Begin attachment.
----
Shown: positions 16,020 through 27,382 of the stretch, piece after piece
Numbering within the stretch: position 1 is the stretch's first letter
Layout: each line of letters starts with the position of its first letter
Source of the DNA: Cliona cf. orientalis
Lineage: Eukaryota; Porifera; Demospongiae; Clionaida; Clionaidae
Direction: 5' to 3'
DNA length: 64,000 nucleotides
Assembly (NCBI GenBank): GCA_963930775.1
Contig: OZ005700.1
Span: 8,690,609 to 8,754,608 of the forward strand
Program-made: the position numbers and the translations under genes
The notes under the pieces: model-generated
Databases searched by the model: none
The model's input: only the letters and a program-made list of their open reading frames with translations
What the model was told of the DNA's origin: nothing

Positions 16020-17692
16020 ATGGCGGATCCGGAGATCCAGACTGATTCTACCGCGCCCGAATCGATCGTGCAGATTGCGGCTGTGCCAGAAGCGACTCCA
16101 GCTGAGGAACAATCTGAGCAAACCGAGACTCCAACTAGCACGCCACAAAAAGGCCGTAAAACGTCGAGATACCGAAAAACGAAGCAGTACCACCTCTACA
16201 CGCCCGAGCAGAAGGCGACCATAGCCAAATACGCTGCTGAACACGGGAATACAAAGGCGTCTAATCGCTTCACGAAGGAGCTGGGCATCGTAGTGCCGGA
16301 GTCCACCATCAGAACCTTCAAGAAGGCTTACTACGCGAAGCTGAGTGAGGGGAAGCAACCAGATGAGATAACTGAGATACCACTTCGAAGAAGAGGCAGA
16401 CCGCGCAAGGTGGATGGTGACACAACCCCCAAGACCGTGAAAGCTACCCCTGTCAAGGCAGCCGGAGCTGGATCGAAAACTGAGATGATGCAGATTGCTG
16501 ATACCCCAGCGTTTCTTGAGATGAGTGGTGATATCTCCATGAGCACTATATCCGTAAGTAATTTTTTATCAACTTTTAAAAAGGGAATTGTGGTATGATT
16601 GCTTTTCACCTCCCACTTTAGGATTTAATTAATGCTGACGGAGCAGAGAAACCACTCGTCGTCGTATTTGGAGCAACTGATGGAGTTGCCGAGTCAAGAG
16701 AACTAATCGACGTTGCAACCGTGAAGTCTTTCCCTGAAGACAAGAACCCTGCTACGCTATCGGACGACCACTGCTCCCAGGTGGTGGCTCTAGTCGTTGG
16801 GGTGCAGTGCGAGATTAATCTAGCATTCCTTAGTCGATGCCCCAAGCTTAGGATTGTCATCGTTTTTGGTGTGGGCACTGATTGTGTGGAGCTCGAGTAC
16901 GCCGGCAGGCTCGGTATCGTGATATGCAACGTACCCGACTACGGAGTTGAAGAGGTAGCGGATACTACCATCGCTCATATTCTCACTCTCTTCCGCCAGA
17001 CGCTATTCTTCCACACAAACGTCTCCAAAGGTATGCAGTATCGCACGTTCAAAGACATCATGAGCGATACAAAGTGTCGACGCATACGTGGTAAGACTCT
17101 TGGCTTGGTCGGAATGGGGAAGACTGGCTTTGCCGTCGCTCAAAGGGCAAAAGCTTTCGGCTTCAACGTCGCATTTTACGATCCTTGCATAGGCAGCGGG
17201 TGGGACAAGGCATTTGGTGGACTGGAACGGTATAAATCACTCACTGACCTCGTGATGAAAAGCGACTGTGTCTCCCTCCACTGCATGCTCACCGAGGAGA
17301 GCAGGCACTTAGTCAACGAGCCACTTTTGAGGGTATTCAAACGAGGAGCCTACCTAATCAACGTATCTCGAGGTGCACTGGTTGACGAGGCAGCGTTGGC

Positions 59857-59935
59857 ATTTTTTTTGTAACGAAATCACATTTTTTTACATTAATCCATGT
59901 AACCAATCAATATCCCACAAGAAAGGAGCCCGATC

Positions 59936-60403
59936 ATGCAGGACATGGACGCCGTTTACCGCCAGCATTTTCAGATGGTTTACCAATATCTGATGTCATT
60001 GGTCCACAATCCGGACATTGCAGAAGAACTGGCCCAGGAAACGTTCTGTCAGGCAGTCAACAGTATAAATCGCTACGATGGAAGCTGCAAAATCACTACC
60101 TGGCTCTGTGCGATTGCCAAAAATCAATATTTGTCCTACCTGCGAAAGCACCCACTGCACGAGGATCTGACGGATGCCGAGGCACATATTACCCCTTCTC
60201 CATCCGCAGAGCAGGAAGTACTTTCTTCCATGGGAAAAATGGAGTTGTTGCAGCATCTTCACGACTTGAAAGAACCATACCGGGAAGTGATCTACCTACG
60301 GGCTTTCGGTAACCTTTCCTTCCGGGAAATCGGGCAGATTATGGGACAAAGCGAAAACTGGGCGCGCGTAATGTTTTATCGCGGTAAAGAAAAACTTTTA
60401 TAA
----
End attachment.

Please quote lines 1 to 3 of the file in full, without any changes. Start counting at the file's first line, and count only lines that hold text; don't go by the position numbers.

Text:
Shown: positions 16,020 through 27,382 of the stretch, piece after piece
Numbering within the stretch: position 1 is the stretch's first letter
Layout: each line of letters starts with the position of its first letter